While any defendant who purchased two or more properties at tax sale might, as a result of subsequent litigation, be required to surrender one and be permitted to keep the other, these will be property-by-property decisions. Either a defendant will retain his tax sale purchase or he will be divested of it, but no defendant will be faced with two different orders from two different courts requiring conveyance to two different former owners. See generally Judge VanArtsdalen's discussion in Bogosian v. Gulf Oil Corp., 62 F.R.D. 124, 131-32 (E.D.Pa.1973). For this reason, certification under 23(b)(1)(A) is not appropriate.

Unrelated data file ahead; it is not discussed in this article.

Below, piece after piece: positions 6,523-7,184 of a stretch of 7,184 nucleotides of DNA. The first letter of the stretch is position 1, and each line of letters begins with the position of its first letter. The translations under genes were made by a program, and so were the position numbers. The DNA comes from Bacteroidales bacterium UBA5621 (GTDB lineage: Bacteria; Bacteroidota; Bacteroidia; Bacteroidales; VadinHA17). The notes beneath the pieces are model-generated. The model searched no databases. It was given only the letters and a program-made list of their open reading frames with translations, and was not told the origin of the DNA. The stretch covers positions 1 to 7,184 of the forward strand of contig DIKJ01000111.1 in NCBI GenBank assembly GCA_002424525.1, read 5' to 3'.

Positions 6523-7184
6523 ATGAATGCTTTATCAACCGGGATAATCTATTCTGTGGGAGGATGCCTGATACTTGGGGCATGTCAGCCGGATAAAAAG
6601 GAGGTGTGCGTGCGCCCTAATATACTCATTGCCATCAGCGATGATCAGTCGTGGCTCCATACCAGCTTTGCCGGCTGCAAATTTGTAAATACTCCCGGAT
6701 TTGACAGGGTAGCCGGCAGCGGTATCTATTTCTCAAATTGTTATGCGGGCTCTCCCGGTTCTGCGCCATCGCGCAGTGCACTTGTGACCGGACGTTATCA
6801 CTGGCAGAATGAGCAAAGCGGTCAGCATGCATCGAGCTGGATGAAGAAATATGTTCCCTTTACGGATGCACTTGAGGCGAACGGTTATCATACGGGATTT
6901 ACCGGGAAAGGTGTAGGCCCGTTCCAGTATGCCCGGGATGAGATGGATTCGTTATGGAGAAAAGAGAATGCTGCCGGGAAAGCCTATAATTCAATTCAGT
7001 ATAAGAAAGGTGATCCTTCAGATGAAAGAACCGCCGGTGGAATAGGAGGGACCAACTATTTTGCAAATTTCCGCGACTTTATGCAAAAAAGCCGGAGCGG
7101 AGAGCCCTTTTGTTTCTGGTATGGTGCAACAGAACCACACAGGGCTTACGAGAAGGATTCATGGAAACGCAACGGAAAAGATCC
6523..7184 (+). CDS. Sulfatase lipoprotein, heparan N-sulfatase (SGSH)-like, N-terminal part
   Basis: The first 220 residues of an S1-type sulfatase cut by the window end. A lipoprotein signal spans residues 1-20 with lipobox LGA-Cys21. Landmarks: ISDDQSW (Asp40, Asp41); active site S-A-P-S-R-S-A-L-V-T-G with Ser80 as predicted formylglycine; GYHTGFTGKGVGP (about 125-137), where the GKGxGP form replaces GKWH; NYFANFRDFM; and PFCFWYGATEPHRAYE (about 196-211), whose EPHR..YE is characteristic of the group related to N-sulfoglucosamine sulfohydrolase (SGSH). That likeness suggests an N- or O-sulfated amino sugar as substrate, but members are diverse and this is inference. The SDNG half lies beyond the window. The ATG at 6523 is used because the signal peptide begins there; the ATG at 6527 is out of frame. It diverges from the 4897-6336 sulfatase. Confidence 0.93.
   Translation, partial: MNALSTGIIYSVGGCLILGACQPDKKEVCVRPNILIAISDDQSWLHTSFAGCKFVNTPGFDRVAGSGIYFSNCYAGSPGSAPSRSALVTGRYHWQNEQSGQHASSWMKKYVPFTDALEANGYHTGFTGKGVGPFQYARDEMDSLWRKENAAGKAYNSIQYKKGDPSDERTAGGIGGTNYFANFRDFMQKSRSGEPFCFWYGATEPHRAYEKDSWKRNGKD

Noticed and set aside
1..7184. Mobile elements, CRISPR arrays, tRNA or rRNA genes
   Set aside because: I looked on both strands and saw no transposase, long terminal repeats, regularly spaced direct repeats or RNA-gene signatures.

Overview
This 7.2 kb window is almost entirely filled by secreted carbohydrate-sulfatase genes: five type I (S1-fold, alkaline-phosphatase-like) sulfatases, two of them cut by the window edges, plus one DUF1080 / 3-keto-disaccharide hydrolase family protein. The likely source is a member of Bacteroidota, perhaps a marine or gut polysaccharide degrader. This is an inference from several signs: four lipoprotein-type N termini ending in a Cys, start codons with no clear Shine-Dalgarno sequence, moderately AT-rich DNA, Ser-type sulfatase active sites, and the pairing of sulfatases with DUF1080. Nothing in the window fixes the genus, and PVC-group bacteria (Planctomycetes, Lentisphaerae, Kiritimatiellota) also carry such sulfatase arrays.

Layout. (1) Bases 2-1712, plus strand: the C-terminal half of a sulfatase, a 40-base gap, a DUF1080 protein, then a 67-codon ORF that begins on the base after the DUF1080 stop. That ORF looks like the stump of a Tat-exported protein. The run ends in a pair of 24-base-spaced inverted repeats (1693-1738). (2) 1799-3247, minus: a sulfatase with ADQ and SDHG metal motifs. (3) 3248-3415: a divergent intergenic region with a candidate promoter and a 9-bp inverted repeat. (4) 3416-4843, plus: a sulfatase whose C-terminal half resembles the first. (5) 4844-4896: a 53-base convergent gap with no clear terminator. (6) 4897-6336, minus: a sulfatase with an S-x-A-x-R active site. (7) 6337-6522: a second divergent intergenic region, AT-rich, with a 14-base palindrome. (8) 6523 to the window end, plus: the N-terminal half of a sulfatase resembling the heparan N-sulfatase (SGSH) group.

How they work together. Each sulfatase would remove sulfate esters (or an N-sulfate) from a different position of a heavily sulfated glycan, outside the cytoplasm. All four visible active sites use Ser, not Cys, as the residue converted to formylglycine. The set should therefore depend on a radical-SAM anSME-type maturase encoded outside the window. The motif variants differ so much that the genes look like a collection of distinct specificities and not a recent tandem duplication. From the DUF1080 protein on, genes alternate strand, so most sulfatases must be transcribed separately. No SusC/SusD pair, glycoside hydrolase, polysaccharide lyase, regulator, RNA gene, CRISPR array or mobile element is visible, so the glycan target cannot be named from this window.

As a second basis for certification of a plaintiff class, plaintiffs seek to maintain this action under 23(b)(2) which provides for a class action where "the party opposing the class has acted or refused to act on grounds generally applicable to the class, thereby making appropriate final injunctive relief or corresponding declaratory relief with respect to the class as a whole." This subsection of the rule is "limited to those class actions seeking predominantly injunctive or declaratory relief." 1 Newberg on Class Actions, § 1145, at 240 (1977). Plaintiffs claim that they have satisfied this subsection because their amended complaint states that the relief sought primarily is a declaration that all sales held pursuant to the Act were unconstitutional and seeks an injunction to set aside these tax sales. The complaint further avers that an injunction should be issued against the private and public defendants preventing them from commencing, proceeding with, or filing actions to quiet title. Finally, the complaint seeks an order to the effect that if all the delinquent taxes are paid, respectively, by the named plaintiffs, the sales shall be set aside. On its face, the complaint does seem primarily to ask for injunctive and declaratory relief. However, looking beyond the four corners of the complaint, as I may properly do, Doctor v. Seaboard Coast Line R.R. Co., 540 F.2d 699, 707 (4th Cir. 1976), it is apparent the relief sought is not predominantly injunctive or declaratory.